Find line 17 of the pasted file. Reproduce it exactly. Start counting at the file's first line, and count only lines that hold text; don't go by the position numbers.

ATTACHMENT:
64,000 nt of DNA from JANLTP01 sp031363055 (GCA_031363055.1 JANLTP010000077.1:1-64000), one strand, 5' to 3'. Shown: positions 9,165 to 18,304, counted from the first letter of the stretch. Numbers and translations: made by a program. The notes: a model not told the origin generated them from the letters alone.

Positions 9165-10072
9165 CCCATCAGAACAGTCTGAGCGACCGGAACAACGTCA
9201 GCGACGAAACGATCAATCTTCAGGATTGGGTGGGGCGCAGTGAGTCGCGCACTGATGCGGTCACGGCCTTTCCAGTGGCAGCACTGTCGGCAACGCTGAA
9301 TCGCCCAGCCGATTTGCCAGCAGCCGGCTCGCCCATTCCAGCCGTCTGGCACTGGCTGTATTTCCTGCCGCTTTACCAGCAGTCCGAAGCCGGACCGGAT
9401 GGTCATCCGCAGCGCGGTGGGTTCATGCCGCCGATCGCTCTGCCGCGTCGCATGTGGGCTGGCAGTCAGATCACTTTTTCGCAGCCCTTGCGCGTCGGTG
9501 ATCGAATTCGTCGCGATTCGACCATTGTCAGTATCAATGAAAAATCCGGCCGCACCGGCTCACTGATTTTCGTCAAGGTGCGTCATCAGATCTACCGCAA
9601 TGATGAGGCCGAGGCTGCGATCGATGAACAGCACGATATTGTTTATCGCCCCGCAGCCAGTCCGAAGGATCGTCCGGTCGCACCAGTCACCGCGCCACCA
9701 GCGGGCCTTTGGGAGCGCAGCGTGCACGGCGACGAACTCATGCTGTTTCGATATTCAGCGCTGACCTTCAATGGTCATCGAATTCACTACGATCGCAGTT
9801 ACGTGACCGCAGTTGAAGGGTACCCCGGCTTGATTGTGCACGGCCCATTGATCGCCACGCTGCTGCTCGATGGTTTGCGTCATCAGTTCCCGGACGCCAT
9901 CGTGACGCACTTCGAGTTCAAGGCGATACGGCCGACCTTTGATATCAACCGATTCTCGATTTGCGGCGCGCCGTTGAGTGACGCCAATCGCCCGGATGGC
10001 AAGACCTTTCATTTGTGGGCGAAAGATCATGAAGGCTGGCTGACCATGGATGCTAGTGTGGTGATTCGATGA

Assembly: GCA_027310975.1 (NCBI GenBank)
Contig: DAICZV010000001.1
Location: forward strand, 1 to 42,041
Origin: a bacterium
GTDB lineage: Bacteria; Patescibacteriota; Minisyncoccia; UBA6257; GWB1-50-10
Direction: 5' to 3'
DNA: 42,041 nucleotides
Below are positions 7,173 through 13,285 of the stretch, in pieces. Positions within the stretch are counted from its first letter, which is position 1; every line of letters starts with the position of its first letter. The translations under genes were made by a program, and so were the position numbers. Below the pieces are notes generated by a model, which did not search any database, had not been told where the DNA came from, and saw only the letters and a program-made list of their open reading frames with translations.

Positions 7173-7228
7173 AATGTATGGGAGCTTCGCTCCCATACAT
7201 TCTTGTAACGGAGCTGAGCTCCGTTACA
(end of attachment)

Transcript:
GTDB lineage: Bacteria; Patescibacteriota; Minisyncoccia; UBA6257; GWB1-50-10